News

Local party hosts be warned: providing marijuana to anyone under 21 can get you busted

Deputies found more than 100 party-goers at the bash shortly before midnight June 27, the Sheriff’s Department said. Many were under 21. Several had been drinking alcohol or smoking marijuana.

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Hash oil: What it is, why it’s dangerous

SAN DIEGO — A growing threat of illegal hash oil labs continues to be a problem in San Diego. Multiple accidents have already destroyed local homes and caused severe injuries.

Now, the Drug Enforcement Administration (DEA), the U.S. Attorney’s Office and the San Diego County District Attorney’s Office are stepping up and offering in-depth Hash and Oil Lab training.

Since May 5, 2019, DEA has dismantled eight hash oil laboratories in San Diego County; two of which resulted in explosions sending multiple people to the hospital with severe burns.

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Push to ban pot ads near San Diego schools, churches and parks

SAN DIEGO — Parents in City Heights on Tuesday came together to protest marijuana advertising billboards that they claim have been popping up all over and too close to their children’s school.

Residents in City Heights say marijuana billboards along University Avenue are illegally near schools.

“I am angry because these marijuana billboards undermine so much of what my friends and I are fighting for,” said Chris Cortez, Hoover High school sophomore

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Living near marijuana dispensaries makes youth more likely to use it, study finds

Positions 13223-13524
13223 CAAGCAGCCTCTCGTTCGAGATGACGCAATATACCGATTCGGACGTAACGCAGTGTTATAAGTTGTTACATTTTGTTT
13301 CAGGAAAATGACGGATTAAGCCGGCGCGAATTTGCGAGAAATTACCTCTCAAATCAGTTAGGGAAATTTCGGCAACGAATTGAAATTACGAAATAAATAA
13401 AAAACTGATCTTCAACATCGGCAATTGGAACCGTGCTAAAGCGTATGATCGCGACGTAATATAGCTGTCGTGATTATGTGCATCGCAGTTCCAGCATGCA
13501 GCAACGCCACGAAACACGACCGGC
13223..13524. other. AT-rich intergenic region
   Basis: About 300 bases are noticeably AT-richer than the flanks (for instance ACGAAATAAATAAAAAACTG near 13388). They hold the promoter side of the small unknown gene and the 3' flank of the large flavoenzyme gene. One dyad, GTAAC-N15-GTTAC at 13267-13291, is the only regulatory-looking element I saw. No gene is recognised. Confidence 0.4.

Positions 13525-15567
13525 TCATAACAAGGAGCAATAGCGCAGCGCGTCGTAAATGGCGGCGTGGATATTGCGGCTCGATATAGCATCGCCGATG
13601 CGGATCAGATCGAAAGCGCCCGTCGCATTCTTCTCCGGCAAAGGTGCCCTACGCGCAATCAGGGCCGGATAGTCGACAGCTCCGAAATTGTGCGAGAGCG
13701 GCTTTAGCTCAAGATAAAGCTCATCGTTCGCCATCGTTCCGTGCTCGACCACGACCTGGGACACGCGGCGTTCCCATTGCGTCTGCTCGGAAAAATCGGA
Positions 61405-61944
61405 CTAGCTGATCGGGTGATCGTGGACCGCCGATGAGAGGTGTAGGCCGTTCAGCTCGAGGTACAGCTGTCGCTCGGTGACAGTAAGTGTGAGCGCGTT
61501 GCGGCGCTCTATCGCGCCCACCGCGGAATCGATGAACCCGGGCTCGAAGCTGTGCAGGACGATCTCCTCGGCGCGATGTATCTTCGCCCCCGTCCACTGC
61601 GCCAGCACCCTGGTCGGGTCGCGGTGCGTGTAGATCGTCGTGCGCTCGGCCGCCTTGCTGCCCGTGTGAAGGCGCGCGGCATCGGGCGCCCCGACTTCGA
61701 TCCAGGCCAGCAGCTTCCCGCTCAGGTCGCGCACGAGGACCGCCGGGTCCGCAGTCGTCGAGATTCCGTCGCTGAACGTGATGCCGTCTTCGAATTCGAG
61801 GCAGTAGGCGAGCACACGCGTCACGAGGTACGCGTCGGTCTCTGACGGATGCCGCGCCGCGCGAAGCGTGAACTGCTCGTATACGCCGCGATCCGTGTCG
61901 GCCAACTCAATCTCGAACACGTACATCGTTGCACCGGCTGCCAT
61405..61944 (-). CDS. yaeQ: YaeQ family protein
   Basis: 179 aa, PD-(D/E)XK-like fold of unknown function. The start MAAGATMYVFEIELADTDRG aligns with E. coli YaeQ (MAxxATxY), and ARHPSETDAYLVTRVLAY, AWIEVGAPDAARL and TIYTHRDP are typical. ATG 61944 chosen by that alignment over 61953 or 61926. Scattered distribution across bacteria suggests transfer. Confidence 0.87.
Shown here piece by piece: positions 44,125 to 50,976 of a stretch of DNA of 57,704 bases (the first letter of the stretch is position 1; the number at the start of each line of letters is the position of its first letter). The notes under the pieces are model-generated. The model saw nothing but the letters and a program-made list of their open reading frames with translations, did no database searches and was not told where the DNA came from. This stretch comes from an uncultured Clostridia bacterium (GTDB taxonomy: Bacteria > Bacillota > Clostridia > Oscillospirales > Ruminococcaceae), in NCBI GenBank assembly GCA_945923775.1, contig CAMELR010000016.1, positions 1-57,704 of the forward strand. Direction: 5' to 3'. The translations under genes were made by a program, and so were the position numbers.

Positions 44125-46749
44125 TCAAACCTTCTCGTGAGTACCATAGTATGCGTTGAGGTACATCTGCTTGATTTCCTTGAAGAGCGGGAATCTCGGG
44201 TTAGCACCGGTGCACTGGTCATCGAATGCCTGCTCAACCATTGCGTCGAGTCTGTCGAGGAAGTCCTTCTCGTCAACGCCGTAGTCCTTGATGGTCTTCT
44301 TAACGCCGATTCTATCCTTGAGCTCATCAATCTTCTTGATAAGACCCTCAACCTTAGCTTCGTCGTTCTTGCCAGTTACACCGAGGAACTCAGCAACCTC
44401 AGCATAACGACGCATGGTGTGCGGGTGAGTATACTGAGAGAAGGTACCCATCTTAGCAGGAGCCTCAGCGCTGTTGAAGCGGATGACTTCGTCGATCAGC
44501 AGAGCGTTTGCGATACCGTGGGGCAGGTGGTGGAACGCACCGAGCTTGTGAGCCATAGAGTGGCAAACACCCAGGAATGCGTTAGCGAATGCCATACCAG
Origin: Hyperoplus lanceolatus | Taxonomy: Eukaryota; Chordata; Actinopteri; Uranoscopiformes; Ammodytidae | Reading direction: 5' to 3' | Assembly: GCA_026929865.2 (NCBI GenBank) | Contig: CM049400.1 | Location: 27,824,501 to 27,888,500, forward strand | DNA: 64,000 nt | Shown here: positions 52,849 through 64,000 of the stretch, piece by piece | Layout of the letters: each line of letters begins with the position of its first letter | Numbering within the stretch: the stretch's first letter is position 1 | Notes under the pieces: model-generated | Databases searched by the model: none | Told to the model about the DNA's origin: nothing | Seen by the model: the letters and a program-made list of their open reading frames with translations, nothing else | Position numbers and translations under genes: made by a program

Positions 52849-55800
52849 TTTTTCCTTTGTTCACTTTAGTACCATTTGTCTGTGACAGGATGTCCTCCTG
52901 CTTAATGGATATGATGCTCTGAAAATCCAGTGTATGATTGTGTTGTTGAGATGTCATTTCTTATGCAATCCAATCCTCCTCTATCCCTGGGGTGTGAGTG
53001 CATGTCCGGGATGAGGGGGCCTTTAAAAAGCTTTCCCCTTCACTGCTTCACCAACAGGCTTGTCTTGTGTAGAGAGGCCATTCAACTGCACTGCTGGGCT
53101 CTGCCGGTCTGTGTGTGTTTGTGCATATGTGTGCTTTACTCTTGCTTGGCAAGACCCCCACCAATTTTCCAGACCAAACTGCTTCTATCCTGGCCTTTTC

Young adults who live in neighborhoods with a higher number of medical marijuana dispensaries use pot more frequently than their peers and have more positive views about the drug, according to a study released by the Rand Corp.

The results were strongest among young adults who lived near dispensaries that had storefront signs, suggesting that regulating such advertising could be one strategy if policymakers are concerned about curbing use of marijuana, according to Rand.

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Medical Pot Laws Are Not an Antidote to US Opioid Deaths, Study Finds

A new study shoots down the notion that medical marijuana laws can prevent opioid overdose deaths, challenging a favorite talking point of legal pot advocates.

Researchers reexamined a 2014 analysis that linked medical marijuana laws to slower than expected increases in state prescription opioid death rates between 1999 to 2010. The original authors speculated patients might be substituting marijuana for painkillers, but they warned against drawing conclusions. The new researchers included data through 2017, by which time many more states had legalized medical marijuana, they found the reverse: Those states actually saw a 23% higher-than-expected rate of deaths involving prescription opioids.

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